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Reel Talk with Video Editor John Mclean

A high quality reel is one of the best tools an actor can have in their back pocket. But how do you go about creating a video that shows how great you are on camera to a casting director? We asked one of our favorite video editors John Mclean to give us the inside scoop into the world of audition-ready reels.

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Hi John! Tell us a little about yourself. How long have you been video editing?

My name is John McLean. I’m an actor/writer/filmmaker, and I’ve been editing for nine years.

What is a reel actually used for? What should I be putting in it?

Most people mistake an actor’s reel as a sort of business card for actors. But that’s simply not true. A reel is like a phone interview for a job, only you have all your responses planned out and ready to go. If you could have the best responses in the world planned out when you walk in the room, wouldn’t you? A reel is the first time someone working on a project gets to see YOU. Not your resume. Not what you look like. You. This is, for all intents and purposes, your reel first impression. (See what I did there?) So in short, a reel is used as a pre-audition. A casting director, agent, manager, producer, or director will call you in based on whether they like what they see in your reel. What should be in it? Only the best of what you’ve done. If you look at a scene that you did and you can say without a doubt that you are proud of your work in it, that should be in your reel. Anything less, should be on the cutting room floor.

How do I get footage for my reel?

Getting footage for your reel can be done a couple of ways. If you negotiated to be able to use footage in your contract on a project, then you can pull directly from that. Or, if it was a web series/something you made yourself, you can pull footage from online or the unedited footage. On lower budget things, you can ask about getting the original, unedited footage of your scenes. This way, if there was a scene that you were in that got cut, you could have access to it. It may not have served the film, but it can sure as hell serve your career. It’s important to always get the highest quality of footage available. If you’ve got some high definition footage, and some that’s only standard definition, the quality of your reel drops to the lower quality. A chain is only as strong as its weakest link.

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Can’t I just take some videos with my phone?

Taking videos with your phone isn’t actually a bad idea, IF AND ONLY IF you haven’t done any on camera work yet. Find some monologues or scenes that show you off, find a friend with a tripod and put three things on film that you’re proud of. But make sure that your phone films in HD, you have a good microphone and good lighting, and please turn your phone sideways. Never film vertical! And remember, this is just a placeholder. Replace this reel ASAP! It’s meant to help get you some starter work on camera so you can start making a more professional reel.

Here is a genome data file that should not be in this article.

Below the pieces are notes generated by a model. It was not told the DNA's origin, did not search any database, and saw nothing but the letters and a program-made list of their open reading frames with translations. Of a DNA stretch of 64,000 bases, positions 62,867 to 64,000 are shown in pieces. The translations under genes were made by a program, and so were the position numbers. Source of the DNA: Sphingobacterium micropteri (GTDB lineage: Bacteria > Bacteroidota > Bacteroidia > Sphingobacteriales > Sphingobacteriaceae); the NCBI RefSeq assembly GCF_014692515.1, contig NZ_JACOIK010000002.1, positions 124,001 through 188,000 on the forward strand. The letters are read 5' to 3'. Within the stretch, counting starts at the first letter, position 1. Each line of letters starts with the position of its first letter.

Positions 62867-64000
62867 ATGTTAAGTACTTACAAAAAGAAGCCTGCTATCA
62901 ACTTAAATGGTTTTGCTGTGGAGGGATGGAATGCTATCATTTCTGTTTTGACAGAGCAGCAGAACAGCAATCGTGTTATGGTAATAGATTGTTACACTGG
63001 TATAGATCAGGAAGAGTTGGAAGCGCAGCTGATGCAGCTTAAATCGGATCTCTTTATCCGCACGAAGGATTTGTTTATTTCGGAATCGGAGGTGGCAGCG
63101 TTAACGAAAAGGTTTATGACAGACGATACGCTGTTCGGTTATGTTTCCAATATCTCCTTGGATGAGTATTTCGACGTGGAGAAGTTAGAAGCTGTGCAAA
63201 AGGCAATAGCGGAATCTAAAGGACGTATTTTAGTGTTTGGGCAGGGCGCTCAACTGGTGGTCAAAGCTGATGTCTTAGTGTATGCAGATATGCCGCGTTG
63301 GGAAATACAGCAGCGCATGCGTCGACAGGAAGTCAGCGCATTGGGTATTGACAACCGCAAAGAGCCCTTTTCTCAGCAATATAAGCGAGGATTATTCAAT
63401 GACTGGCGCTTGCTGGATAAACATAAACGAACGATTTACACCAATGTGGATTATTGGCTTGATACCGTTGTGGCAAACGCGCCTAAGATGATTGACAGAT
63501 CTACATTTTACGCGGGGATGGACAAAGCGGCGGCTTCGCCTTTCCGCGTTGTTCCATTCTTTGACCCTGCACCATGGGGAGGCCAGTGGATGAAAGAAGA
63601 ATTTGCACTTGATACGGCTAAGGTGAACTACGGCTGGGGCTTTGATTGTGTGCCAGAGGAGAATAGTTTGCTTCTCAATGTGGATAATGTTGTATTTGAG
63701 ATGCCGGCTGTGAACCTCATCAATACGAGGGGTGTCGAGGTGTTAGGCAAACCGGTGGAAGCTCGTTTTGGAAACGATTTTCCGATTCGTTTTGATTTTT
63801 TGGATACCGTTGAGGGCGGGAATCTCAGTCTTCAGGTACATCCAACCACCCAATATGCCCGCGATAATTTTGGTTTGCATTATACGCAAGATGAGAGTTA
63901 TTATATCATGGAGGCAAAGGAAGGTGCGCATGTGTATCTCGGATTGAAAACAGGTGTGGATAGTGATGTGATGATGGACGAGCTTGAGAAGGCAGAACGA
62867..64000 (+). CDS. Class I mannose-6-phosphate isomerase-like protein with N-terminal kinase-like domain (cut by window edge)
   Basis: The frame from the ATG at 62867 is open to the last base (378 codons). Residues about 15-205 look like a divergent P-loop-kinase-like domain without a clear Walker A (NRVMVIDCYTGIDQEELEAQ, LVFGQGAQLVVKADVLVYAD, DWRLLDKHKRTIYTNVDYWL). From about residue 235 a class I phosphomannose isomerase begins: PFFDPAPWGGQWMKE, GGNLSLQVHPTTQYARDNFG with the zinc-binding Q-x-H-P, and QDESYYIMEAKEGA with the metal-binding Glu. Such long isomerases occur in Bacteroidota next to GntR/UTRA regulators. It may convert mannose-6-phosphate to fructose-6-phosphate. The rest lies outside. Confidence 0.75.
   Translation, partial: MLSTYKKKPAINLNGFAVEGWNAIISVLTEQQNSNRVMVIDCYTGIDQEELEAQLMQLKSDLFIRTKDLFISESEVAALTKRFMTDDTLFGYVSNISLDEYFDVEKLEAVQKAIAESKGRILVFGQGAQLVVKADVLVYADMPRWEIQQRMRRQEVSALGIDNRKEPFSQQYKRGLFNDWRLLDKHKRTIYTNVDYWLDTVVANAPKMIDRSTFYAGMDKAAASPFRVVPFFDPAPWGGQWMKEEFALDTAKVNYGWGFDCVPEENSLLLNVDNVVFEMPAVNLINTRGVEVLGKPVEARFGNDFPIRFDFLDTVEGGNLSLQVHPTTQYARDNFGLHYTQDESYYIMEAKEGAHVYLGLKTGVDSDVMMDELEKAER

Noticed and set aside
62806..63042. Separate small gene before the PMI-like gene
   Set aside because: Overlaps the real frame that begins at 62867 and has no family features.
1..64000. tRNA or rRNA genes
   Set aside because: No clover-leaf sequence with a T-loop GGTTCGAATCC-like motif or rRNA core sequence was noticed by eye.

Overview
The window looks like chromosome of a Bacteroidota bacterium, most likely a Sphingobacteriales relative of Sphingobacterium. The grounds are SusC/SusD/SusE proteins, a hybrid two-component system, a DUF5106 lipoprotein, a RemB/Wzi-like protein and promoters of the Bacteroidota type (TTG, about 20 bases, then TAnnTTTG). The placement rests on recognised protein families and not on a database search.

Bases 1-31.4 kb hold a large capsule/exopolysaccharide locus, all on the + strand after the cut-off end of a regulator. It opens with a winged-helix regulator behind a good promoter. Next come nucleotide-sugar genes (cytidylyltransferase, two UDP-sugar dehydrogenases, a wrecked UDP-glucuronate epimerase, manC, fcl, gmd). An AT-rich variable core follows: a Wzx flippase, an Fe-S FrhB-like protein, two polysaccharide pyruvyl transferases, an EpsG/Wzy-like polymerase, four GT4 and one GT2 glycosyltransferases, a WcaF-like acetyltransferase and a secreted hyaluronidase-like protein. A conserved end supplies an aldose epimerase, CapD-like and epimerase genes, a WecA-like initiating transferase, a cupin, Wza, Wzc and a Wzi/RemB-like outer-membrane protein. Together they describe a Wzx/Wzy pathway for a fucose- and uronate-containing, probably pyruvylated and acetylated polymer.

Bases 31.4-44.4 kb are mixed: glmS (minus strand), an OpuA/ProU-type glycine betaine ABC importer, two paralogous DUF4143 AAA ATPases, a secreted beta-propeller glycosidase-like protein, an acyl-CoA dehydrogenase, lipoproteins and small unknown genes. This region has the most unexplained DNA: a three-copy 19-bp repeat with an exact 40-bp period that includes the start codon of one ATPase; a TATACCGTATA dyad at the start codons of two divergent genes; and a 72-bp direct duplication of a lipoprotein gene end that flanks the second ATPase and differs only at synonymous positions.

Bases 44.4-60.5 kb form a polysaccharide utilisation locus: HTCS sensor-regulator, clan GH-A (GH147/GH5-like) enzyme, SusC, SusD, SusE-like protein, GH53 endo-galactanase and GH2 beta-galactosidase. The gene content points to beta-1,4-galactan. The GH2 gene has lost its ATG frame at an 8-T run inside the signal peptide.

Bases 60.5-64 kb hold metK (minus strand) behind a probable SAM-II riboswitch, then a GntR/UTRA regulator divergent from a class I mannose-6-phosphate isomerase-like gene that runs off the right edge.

What are some of the biggest mistakes people make when putting together material for their reel?

The biggest mistakes people make when putting together a reel are just throwing scenes together and calling it a reel. Your reel has to captivate someone and convince them to keep watching for the 90-120 seconds that you’re on screen. So show off your acting chops, but also tell a story. Be interesting, be exciting, and keep their attention. Oh, and remember that 90-120 seconds thing I just said? Yeah, that’s a hard and fast rule. No one wants to watch more than that for a reel. Air on the side of caution and keep them wanting more, but show enough to get them intrigued. How long will get them intrigued but keep them wanting more you ask? 90-120 seconds. All of these mistakes can be avoided by hiring an editor. An editor will make your footage look great, put it together in a cohesive order, and be a second set of eyes for work that you may be on the fence about. A good reel editor will work with you to make you look your best. The best way to test a reel? Ask yourself if you would call you in for an audition based on what you’ve seen. Does it show range? Does the person on screen seem interesting? Do you want to see more of them? If yes, then congrats, you’ve got yourself a reel.

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Any other advice for an actor starting out?

If you’re an actor just starting out, welcome! It’s tough out there, but a good reel can make it a lot more bearable. The most important thing is to get out there and act. Get into a friend’s web series or a student film. And if you can’t do that, make something yourself! Get as much footage as you can. The more footage you have, the more you have to work with for your reel. Help your editor help you.

Thank you so much John! How can people get in touch with you if they want their reels edited?

If you’re interested in me editing your reel, you can email me at mcleanreels@gmail.com to set up a time to talk and see what we can do to make your reel the best it can be.

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